A pair of Amur tiger cubs have been born at Longleat – the first in nearly 20 years for the Wiltshire safari park.
Mum Yana and dad Red, both four years old, arrived at Longleat last year as part of a European breeding programme for the endangered species from separate collections in Sweden and Norway.
In preparation for the cubs’ arrival, keepers created a purpose-built den and were delighted when a male and female cub arrived, both weighing in at around a kilogramme each when born.
“Yana and Red are first-time parents and we’re extremely pleased with how well they are reacting to the new arrivals,” said keeper Caleb Hall.
“The cubs are born with their eyes closed and will only drink milk for the first six to eight weeks before being gradually weaned onto a meat diet by mum. The nature of tigers means Yana is a very protective parent and they do best being looked after solely by her with no extra attention from keepers.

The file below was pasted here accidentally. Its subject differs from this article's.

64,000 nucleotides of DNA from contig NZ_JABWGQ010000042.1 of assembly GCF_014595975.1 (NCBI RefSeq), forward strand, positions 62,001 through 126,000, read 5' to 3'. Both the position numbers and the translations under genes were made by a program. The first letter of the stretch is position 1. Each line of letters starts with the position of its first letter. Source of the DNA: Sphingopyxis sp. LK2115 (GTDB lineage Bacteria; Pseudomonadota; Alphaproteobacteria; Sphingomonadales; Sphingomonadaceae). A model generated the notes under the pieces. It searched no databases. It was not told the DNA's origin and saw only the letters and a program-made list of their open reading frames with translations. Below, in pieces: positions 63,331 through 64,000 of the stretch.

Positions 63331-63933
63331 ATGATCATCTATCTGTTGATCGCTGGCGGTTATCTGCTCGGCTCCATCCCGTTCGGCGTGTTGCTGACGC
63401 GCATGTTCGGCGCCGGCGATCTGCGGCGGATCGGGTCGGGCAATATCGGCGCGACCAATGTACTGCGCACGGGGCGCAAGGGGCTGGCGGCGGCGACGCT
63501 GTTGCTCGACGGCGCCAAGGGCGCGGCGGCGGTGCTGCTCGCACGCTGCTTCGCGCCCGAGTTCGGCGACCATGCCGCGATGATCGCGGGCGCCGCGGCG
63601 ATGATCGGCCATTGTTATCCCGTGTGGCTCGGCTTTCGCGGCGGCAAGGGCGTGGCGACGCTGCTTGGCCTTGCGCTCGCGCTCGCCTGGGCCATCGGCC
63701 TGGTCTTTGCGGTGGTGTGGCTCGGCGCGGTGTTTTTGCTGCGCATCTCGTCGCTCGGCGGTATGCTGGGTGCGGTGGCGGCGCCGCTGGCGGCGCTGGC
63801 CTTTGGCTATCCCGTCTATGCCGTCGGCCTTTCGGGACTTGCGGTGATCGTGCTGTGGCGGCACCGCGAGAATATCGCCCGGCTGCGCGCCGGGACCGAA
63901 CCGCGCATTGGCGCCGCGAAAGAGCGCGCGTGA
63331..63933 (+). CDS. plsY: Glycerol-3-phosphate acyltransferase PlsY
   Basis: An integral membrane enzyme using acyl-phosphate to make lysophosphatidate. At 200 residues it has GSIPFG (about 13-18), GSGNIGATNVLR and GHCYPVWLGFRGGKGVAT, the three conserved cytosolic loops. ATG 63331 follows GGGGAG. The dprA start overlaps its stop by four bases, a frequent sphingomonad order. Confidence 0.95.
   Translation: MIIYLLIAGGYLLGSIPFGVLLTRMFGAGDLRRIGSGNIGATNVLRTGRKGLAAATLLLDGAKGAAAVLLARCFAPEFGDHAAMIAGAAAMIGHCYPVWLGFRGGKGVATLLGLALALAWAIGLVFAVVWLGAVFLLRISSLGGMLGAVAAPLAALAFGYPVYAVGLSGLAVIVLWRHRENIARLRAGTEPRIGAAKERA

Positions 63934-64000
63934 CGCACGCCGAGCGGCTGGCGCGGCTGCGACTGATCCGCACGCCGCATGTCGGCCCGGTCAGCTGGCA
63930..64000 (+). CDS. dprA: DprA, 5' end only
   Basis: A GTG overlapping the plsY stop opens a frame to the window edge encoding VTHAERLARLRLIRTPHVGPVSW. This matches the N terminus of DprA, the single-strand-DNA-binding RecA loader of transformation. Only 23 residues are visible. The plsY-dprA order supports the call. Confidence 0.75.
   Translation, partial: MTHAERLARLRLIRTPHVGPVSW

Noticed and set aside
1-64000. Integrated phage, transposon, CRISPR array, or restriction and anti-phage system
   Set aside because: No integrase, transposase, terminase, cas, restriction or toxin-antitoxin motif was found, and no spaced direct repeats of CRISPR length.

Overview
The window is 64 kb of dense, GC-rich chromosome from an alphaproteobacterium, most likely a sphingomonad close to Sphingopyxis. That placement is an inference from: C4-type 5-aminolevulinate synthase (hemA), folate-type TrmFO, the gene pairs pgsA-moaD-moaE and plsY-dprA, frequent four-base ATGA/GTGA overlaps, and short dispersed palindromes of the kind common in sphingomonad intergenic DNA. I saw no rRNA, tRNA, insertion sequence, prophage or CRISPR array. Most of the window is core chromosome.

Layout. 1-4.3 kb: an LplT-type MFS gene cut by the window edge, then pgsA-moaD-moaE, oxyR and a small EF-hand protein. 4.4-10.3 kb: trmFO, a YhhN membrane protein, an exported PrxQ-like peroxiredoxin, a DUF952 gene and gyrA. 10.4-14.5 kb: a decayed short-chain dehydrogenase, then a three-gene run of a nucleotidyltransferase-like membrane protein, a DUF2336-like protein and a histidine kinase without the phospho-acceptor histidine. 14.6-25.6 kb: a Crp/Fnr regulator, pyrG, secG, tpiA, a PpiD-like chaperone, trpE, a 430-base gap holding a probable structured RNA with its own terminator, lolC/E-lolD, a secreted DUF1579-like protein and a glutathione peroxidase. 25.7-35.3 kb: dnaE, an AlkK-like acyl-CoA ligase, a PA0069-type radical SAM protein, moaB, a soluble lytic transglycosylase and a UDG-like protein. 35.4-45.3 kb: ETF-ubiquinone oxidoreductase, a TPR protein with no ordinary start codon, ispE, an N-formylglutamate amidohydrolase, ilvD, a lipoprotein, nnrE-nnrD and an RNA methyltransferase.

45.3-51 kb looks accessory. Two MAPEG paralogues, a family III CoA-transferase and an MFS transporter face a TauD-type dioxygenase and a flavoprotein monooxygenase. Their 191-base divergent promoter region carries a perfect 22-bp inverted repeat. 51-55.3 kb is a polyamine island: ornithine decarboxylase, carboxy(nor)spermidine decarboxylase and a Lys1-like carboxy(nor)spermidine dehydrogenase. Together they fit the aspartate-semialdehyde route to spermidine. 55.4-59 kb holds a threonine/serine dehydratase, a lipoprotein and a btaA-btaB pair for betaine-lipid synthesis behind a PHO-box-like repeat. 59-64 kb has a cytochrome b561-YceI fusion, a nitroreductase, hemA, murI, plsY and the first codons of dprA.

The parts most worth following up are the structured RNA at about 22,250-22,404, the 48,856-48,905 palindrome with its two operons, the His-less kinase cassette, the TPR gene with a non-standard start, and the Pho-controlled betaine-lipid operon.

“Tigers give birth to very small and vulnerable cubs in comparison to their size and they are solely dependent on mum for the first three months. Even after that, they will closely follow mum and only be mature at three to four years of age,” he added.
The Amur tiger is the largest of the big cats and can weigh up to 300 kg and measure more than three metres in length. Native to the far east of Russia, the tigers had almost died out in the 1930s due to hunting and logging.
Although still under severe threat their status was officially changed from Critically Endangered to Endangered in 2007, with wildlife experts believing the current population to be around 540 individuals. There were once nine tiger subspecies, but three – the Bali, Caspian and Javan – became extinct during the 20th century.